Also, it is important to acknowledge that every student is unique and what is a good fit for one student may not be the best fit for another. It is healthy for students and families to gravitate to whichever school is the best fit for them at a given time.
Charter schools operate from 3 basic principles:
- Accountability: Charter schools are held accountable for how well they educate children in a safe and responsible environment, not for compliance with district and state regulations. They are judged on how well they meet the student achievement goals established by their charter, and how well they manage the fiscal and operational responsibilities entrusted to them. Charter schools must operate lawfully and responsibly, with the highest regard for equity and excellence. If they fail to deliver, they are closed.
- Choice: Parents, teachers, community groups, organizations, or individuals interested in creating a additional educational opportunities for children can start charter schools. Local and state school boards, colleges and universities, and other community agencies can sponsor them. Students choose to attend, and teachers choose to teach at charter schools.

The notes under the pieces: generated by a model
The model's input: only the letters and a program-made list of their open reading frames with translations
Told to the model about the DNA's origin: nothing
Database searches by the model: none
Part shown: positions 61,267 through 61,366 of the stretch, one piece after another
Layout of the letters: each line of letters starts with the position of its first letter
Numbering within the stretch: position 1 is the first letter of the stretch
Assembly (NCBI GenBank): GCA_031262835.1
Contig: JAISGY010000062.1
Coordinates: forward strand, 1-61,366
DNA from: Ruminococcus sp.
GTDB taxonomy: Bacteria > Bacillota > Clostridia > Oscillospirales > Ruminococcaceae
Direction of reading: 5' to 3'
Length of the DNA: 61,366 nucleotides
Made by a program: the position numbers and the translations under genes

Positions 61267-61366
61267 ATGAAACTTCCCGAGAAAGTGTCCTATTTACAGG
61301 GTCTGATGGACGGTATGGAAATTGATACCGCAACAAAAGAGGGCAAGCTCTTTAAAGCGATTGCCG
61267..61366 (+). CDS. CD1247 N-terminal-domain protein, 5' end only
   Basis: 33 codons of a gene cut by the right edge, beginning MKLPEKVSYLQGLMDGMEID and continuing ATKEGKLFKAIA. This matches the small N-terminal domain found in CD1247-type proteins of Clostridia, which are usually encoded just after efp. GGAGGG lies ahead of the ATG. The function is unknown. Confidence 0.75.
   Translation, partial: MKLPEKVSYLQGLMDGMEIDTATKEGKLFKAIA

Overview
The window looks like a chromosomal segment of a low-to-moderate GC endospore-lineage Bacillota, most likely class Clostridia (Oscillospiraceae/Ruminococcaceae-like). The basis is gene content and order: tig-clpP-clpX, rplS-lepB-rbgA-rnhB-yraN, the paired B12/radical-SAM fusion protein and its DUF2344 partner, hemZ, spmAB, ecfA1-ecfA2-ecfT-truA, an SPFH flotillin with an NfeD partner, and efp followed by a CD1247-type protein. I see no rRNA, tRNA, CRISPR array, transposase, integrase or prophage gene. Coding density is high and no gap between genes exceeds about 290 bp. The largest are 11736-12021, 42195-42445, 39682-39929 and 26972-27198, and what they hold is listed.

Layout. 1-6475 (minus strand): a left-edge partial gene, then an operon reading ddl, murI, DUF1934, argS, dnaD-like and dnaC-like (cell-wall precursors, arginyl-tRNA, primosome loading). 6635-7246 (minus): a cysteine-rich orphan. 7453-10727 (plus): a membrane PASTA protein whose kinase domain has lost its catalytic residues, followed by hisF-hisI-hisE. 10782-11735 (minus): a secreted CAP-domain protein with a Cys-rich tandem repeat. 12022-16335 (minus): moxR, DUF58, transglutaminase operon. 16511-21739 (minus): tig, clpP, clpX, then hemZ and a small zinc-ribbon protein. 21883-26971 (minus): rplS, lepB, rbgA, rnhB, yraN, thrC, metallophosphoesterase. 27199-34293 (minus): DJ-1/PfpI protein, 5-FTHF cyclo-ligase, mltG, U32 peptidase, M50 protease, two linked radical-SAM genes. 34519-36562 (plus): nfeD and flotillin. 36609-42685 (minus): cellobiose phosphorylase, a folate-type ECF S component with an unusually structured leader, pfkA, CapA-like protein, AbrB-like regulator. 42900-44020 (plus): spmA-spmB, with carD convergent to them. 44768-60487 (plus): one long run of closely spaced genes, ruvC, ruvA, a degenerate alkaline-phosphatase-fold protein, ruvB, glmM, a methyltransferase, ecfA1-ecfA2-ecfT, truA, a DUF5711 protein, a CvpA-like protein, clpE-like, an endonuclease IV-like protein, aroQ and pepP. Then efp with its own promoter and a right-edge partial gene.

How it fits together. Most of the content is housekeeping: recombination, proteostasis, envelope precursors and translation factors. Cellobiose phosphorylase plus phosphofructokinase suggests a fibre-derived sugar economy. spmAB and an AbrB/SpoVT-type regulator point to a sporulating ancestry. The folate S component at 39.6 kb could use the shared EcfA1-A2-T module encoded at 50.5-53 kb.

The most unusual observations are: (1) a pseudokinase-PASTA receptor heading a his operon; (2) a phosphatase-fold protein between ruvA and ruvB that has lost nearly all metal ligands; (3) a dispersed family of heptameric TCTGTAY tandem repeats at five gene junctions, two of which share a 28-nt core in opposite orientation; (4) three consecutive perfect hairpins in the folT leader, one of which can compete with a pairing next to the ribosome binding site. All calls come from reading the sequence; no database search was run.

- Autonomy: Charter schools are freed from the traditional bureaucracy and regulations that some feel divert a school's energy and resources toward compliance rather than excellence. Proponents of charter schools argue that instead of jumping through procedural hoops and over paperwork hurdles, educators can focus on setting and reaching high academic standards for their students.
Parents, community leaders, businesses, teachers, school districts, educational entrepreneurs, and municipalities can submit a charter school proposal to their state's charter authorizing entity.
By law, charter schools must have a fair and open admission process, conducting outreach and recruitment to all segments of the community they serve. They are public schools and therefore cannot "choose" which students attend. Like other public schools, charter schools are nonsectarian and nondiscriminatory in admission and employment practices. Charter school students are admitted on a first-come, first served basis, or by lottery when applicants exceed available slots. No tuition may be charged.